Jack Kerwick, The most persecuted religious group in the world.
Given the events of 2020—the Internment of America and endemic leftist violence—it’s easy for Americans (like me) to forget that as bad as things have become in our country, most people throughout the world have it exponentially harder.
This is especially the case with respect to Christians.
Just this year, “Chu,” a Hmong woman living in North Vietnam, communist Vietnam, finally fled her husband after 30 years of marriage. For years prior to this, you see, Chu was regularly beaten by him because of her faith in Christ.
As is customary for her people, Chu had practiced animism—the belief that spirits pervade all things. In her own words, she had worshipped “the devil.” Eventually, though, she would encounter Christ. Her husband converted as well, but when the village leaders began bringing pressure to bear upon him for his Christian confession and that of his family, he succumbed and proceeded to beat his wife. Not infrequently, he would bludgeon her with weapons.
Chu, however, refused to renounce her faith.
The last beating proved to be the final straw. The police to whom Chu twice turned expressed indifference to her charges. And so, with nothing more than the clothes on her back, Chu left.
With her husband she had eight children, three of whom had died. Some of her children are young adults, but some are still younger and in need of her care. Tragically, it was determined that she could not see her children and that if she returned to her village, she could be killed. The latter she recognized as a credible threat, for two of her sons, who are themselves Christians, had their homes destroyed because of their faith.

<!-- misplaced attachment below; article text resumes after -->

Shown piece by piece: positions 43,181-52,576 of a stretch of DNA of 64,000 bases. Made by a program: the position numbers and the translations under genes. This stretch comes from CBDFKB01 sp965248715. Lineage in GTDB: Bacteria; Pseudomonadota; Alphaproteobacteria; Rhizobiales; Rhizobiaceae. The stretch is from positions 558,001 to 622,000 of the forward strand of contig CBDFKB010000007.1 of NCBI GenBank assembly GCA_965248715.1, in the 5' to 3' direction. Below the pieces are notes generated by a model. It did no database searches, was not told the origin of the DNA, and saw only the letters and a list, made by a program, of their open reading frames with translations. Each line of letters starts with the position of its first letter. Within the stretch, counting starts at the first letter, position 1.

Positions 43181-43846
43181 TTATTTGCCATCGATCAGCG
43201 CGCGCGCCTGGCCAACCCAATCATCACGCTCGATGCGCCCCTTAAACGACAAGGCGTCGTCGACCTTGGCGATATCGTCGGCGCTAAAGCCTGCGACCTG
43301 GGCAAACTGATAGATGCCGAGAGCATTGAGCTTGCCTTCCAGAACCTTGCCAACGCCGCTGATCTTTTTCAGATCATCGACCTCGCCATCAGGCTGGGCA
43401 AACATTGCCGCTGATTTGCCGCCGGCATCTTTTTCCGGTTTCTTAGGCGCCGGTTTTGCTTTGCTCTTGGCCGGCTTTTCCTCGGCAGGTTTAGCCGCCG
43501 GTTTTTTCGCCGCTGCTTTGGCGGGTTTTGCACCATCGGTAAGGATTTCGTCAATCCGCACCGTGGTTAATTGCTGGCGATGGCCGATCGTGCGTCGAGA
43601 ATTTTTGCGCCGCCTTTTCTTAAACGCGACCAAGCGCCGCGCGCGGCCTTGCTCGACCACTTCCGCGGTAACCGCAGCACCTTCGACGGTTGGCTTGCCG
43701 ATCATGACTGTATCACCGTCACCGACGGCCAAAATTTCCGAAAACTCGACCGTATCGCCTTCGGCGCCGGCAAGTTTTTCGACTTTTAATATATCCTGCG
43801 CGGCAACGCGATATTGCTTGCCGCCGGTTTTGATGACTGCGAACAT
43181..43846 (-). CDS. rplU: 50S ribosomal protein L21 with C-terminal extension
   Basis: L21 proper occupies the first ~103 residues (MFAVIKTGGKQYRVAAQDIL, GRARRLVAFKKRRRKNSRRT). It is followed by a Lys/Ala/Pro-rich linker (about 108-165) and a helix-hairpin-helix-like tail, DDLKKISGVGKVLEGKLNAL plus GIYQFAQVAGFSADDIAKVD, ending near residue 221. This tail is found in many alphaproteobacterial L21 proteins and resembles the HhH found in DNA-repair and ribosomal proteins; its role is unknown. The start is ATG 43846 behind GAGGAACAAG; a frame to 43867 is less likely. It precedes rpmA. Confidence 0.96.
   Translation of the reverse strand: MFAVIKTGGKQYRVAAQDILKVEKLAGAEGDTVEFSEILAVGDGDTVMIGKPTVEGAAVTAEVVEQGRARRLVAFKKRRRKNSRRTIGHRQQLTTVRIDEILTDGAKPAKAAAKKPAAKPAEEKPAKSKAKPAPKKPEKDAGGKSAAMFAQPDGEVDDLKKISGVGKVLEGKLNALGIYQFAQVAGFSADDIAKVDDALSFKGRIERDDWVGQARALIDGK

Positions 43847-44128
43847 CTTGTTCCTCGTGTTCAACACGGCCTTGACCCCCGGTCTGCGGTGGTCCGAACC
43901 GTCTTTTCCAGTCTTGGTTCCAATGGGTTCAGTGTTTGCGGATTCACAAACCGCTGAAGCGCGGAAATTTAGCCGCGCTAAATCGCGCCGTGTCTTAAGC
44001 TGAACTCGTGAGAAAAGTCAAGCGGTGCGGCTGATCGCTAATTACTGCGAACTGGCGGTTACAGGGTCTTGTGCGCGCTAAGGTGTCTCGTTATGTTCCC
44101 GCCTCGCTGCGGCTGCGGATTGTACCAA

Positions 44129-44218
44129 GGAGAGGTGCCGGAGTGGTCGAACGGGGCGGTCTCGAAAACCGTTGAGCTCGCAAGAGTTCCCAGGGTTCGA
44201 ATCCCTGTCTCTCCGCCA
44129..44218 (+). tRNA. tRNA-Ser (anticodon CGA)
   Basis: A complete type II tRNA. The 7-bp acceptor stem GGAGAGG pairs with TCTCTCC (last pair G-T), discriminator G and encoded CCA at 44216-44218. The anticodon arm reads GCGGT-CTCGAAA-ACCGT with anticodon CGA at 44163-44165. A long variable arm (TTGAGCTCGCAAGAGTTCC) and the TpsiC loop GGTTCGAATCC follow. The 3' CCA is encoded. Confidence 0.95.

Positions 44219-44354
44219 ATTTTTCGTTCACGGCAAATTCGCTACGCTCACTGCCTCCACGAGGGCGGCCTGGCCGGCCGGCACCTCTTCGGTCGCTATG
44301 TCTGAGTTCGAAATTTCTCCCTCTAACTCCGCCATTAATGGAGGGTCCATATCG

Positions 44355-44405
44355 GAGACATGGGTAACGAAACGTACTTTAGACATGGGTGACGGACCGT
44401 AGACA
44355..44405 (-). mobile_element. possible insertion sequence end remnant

Over in Iran, around the beginning of July, at least a dozen Christians had their property confiscated while being arrested, blindfolded, incarcerated, and beaten by government agents—all because of their faith in Jesus.
In India, Kande Munda, a mason by profession and a husband and father to two young children, was murdered because of his faith in Christ. He and his family had been persecuted for quite some time. Among his persecutors were his own brothers and other relatives. Open Doors, an organization that exists for the sake of serving Christian victims of oppression around the globe, supplies the following account of what Kande Munda and his family were made to endure:
“The local community demanded Kande pay them huge donations. And in 2018, the persecution took a horrifying turn.
“When Bindu’s mother—who was not a Christian or part of the same community—was visiting the family, villagers raped her in an attempt to threaten Kande’s family and discourage them for following Jesus. The villagers regularly shouted death threats at Kande to try to get him to leave Christianity.